The homestead beekeeper knows there is no better form of self reliance than keeping a colony or two of these wonderful insects around. They not only provide a nourishing food packed with health benefits and nutrition, but bees also provide excellent pollination for your garden and orchard. Think far more abundant harvest year after year.
But Bee Aware. . .
Sorry for the pun, but just like caring for any other critter on your homestead, the amount of information you will need to know would fill an entire website by itself. But hopefully this article will give you an idea of what beekeeping entails.
Benefits of Beekeeping
1. Fresh, raw honey. Naturally, that's the main reason people keep bees. If you've never had fresh, raw honey, you have no idea of the treat that's in store for you. Honey you buy at the store has usually been processed, until it's nothing but sugar and no nutrients. But raw honey is different, with a ton of health benefits, from giving you natural energy to helping with allergies.
2. Pollination of your garden and orchard. More bees mean more pollination and a far more productive garden.
3. It's fun. Bees are fascinating little insects that stick together like. . . well. . . honey. They work together as a whole, and each bee has its own role - and place - in society. Learning about them - and working with them - can be addictive.
Work with bees long enough and you will get stung, sometimes more than once if you make your little colony mad. It might be wise to keep an anaphylactic kit on hand in case you or someone you know has a severe reaction to a bee sting (or several).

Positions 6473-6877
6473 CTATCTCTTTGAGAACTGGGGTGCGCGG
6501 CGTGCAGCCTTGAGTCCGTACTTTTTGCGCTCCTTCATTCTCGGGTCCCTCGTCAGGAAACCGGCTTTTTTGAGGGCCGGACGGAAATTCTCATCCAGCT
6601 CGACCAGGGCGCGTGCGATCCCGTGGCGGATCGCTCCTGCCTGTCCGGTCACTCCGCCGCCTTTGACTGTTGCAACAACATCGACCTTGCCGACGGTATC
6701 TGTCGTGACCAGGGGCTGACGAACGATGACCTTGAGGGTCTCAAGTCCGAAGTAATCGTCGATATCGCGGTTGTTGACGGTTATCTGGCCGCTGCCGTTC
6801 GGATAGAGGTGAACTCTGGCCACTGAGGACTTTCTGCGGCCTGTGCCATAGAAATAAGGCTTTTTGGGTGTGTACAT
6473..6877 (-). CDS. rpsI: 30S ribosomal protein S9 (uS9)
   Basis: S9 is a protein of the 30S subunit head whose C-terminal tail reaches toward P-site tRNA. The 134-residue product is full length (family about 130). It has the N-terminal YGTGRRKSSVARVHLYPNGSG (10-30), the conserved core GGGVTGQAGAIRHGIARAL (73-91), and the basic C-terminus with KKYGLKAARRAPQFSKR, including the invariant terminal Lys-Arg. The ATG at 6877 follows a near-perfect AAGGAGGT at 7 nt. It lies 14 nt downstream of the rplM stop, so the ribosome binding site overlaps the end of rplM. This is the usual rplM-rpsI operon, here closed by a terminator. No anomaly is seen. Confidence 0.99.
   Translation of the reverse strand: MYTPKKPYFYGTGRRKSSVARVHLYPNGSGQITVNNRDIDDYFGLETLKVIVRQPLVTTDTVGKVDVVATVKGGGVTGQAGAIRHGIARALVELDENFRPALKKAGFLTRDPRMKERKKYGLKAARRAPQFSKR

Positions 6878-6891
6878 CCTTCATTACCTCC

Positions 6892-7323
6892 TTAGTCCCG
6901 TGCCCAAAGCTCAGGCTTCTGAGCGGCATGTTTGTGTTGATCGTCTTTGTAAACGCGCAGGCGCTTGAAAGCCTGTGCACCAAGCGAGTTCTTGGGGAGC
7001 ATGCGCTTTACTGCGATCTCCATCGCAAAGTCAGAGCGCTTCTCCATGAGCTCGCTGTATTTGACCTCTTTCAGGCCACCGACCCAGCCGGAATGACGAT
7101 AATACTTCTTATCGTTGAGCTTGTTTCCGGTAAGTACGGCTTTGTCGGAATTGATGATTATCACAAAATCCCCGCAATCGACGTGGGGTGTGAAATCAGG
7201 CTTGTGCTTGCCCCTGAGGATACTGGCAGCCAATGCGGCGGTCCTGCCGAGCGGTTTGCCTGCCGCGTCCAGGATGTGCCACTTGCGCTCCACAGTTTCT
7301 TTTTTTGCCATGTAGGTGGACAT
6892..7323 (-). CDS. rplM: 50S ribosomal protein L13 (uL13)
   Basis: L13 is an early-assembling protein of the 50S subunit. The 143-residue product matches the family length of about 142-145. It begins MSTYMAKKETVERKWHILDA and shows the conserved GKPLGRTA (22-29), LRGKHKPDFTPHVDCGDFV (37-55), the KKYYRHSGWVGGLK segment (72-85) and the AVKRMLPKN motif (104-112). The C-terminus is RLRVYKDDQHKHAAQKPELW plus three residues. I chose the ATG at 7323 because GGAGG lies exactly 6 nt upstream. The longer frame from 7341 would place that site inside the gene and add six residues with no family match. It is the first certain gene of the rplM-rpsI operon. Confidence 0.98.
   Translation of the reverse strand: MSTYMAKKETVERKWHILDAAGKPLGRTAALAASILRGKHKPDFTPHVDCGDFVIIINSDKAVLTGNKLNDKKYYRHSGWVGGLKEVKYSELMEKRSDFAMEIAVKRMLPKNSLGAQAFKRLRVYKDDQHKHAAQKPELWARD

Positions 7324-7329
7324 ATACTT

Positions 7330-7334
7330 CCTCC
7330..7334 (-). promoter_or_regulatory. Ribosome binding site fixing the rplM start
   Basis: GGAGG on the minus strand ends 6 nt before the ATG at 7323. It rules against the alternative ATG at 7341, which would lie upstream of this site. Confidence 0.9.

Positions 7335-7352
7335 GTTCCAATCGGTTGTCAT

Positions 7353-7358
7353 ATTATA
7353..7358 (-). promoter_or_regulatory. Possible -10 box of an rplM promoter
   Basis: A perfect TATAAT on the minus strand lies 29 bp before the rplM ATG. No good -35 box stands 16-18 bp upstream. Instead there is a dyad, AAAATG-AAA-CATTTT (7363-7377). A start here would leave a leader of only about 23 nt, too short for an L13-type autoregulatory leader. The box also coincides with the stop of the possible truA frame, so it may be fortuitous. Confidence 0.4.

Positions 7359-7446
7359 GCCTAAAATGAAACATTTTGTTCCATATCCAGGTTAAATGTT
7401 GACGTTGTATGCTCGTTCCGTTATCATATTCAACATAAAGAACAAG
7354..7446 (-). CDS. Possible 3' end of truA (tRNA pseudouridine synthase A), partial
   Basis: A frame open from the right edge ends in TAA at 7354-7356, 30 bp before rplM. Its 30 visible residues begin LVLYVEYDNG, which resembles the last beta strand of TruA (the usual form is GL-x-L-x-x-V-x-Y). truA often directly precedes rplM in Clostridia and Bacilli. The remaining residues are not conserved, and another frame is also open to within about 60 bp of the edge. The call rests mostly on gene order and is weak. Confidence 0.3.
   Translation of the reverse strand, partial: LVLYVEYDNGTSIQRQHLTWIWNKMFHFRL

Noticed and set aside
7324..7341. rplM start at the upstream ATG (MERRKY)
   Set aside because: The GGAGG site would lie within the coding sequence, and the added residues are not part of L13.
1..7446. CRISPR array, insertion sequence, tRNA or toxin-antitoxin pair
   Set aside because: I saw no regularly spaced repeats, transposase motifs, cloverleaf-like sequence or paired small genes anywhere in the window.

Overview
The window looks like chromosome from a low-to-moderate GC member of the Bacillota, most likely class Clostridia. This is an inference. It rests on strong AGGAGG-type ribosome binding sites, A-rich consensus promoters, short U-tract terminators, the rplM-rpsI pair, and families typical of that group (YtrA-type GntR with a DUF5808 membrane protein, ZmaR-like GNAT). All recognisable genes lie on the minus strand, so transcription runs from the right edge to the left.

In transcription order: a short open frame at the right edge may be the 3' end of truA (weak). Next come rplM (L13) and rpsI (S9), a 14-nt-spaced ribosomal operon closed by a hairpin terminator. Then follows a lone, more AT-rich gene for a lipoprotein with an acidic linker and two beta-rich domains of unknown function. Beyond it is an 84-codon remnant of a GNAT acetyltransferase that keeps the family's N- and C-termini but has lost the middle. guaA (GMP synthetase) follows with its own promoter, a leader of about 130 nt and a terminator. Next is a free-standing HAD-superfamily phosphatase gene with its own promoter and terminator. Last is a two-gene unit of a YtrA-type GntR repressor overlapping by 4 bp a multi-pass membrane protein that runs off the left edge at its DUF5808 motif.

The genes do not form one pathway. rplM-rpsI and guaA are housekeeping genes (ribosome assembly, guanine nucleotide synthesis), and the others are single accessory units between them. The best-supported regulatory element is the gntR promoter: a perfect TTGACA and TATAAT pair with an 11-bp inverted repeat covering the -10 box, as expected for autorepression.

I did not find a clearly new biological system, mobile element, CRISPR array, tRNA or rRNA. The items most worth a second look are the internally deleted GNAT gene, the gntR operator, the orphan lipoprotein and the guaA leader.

Also, not everyone is thrilled at the prospect of a colony of bees nearby. If someone in your family has an excessive fear of bugs, keeping a bee hive might not be wise.
You should let your neighbors know you are keeping bees, especially if you live in the city. Occasional gifts of honey will hopefully warm them to the idea of the little buzzers. If you are within city limits, you will also need to check your city ordinance to find out what laws - if any - apply to beekeeping in the suburbs.
And finally, be aware that your hive will need some time and attention. Expect to devote approximately 40 hours per colony each season to your bee hive.
What You Will Need
At the time this was written (2008), the supplies you need will cost about $400 in American dollars. In addition, a honey extractor will run about $350 to $400.
Here are some of the basics that you will need:
A hive box or hive kit
An anaphylactic kit
The Most Important Thing
And finally, you will need time. Bee prepared! (Last pun, I promise!) Bee keeping can be a time-consuming hobby. You must be interactive with your bees. Check your hive at least once a week and keep a log of what you observe. That way you will learn what's normal for your bees and when they need special attention, such as medication for mites.
Sue Merriam is author of the website, Organic Gardening and Homesteading. Learn more about beekeeping at her website: http://www.organic-gardening-and-homesteading.com